Emotional intelligence—the ability to recognize and manage your and others’ emotions—is key to acquiring complementary soft skills such as team-playing, adaptability, active listening, and happy learning. To help your child develop emotional intelligence, practice mindfulness with them. This means helping them to be present and notice the choices available to them in any given situation to make good decisions. 

Here’s what you can do daily to help your child (and yourself) develop mindfulness and emotional intelligence skills:

  • Take time to just be in the moment. Stop doing, remembering or planning. Sit or lie down somewhere quiet and comfortable, away from devices and other distractions.
  • Ask your child how they are feeling. Make a point of acknowledging their emotions (all feelings are okay) and associated thoughts. This may be an opportunity to identify any issues and to discuss what your child wants to happen.
  • Then direct your child to go deeper within: “Close your eyes and feel any movements, noises, colors, smells, etc. inside your body.” 
  • Next, have them focus their attention on their immediate surroundings: “Observe the shapes and colors around you; feel and smell the air that’s touching you; notice the ground that’s supporting you; listen to noises nearby.”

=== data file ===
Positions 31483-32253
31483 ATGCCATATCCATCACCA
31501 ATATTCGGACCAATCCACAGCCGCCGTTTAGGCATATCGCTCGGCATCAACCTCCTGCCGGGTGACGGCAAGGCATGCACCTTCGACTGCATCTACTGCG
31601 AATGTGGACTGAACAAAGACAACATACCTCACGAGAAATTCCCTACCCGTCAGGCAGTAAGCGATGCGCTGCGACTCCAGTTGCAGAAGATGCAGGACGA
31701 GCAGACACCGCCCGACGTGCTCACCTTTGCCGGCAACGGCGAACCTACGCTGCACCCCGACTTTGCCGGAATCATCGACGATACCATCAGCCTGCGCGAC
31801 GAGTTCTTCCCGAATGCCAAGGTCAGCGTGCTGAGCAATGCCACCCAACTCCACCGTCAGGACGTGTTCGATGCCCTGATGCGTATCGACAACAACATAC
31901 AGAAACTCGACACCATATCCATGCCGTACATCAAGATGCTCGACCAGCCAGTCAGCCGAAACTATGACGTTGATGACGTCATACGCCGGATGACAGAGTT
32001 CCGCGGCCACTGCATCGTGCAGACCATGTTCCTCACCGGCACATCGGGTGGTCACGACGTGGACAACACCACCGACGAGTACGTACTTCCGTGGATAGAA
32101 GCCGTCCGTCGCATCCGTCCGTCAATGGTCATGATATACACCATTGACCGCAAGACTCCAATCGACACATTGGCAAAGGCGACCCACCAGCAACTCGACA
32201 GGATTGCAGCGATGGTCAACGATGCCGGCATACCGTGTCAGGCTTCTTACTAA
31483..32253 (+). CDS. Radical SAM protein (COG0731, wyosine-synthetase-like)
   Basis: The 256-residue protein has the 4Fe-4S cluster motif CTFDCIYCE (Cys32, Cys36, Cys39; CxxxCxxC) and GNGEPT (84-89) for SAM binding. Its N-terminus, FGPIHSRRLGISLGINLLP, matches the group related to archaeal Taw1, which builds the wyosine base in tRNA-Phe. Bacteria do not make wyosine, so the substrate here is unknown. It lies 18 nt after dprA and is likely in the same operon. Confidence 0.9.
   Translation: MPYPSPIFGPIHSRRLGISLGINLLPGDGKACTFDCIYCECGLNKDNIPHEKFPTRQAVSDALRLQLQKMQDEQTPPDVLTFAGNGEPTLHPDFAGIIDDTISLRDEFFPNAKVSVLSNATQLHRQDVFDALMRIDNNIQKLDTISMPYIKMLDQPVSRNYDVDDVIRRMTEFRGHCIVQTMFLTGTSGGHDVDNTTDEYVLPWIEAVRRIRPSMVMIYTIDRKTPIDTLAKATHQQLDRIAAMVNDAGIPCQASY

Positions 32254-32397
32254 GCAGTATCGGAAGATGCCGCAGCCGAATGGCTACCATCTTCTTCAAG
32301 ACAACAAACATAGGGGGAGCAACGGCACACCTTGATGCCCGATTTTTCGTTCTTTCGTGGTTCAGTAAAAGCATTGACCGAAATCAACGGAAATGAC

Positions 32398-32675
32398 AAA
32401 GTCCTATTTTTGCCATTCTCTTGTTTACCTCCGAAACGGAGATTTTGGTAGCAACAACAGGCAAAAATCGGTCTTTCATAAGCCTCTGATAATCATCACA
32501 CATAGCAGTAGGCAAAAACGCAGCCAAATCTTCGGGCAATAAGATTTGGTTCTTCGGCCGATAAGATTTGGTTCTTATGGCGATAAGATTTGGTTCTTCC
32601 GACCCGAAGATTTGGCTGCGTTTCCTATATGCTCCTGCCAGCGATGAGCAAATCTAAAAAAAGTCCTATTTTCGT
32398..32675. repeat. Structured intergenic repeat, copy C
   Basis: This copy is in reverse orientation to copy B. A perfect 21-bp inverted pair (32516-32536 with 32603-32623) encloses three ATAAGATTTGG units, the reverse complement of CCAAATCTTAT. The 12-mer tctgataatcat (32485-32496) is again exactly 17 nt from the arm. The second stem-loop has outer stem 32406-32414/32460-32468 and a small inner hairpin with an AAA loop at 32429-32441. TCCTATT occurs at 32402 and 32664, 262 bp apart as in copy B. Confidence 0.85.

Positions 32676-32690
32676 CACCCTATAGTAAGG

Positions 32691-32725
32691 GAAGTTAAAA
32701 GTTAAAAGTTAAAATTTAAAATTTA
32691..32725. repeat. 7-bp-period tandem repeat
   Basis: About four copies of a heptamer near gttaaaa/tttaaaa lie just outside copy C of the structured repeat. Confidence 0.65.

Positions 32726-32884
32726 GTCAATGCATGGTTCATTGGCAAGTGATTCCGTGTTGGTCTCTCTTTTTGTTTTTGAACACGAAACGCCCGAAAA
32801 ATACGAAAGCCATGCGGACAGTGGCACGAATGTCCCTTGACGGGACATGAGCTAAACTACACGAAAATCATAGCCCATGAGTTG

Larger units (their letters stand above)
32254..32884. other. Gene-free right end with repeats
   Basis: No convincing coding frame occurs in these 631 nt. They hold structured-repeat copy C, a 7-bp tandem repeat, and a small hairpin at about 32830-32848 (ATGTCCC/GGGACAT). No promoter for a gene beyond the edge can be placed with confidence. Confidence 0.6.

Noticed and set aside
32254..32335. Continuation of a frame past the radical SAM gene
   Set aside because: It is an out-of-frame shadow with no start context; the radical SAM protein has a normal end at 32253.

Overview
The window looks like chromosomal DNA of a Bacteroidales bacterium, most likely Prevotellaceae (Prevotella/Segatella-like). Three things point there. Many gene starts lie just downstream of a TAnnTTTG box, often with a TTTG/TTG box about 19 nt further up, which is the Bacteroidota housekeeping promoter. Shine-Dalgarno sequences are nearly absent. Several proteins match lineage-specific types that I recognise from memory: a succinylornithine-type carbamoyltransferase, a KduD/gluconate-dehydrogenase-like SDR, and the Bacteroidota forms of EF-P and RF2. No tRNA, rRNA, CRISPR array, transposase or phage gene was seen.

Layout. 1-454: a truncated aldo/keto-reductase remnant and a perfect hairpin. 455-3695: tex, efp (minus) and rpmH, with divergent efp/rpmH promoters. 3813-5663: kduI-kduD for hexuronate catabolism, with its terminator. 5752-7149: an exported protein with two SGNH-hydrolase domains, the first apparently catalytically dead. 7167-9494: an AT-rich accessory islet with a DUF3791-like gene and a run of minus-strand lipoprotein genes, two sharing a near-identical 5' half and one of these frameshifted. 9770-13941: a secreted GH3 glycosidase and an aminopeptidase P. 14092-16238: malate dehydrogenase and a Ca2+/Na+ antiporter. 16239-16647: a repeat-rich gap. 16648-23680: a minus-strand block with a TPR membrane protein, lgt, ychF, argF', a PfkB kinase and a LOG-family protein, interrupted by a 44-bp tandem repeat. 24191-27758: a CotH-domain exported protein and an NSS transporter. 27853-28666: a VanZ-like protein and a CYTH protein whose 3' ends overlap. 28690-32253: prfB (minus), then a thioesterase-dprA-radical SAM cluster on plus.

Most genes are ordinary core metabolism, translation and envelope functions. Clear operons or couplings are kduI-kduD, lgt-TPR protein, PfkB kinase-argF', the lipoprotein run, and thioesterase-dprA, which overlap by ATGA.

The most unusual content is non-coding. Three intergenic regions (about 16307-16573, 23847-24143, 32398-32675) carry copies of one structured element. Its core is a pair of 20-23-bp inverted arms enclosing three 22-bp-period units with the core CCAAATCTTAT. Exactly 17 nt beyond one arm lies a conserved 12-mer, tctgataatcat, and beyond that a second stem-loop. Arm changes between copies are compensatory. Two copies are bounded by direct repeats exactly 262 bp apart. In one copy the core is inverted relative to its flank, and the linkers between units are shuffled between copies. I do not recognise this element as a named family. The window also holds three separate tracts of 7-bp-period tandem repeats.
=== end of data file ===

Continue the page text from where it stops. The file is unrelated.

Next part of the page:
• After doing that, help them pay attention to the bigger space around them, progressively acknowledging everything they can perceive from nearby to very far away.

If and when this is difficult for your child, read a short story together. Then, invite your child to report and expand by way of reflection and discussion:

  • Ask your child to tell and interpret the story in their own words. 
  • Help them distinguish between what the story actually says and what it means to them.
  • Look at the illustrations, and see how verbal and non-verbal language may be used to convey messages.
  • Give examples of how a certain concept in the story may apply to each of you in your life.
  • See if your child can describe different scenarios to convey the same messages.
  • Dramatize and/or role-play relevant scenarios or situations.
  • Make it fun!

Emmanuelle Betham is author of the I realise series which  aims to help its readers develop emotional intelligence and mindfulness. It is the British spelling of ‘realize’, from the French ‘réaliser’, meaning both to discover and to accomplish. LanguageCommunicationCoaching.com.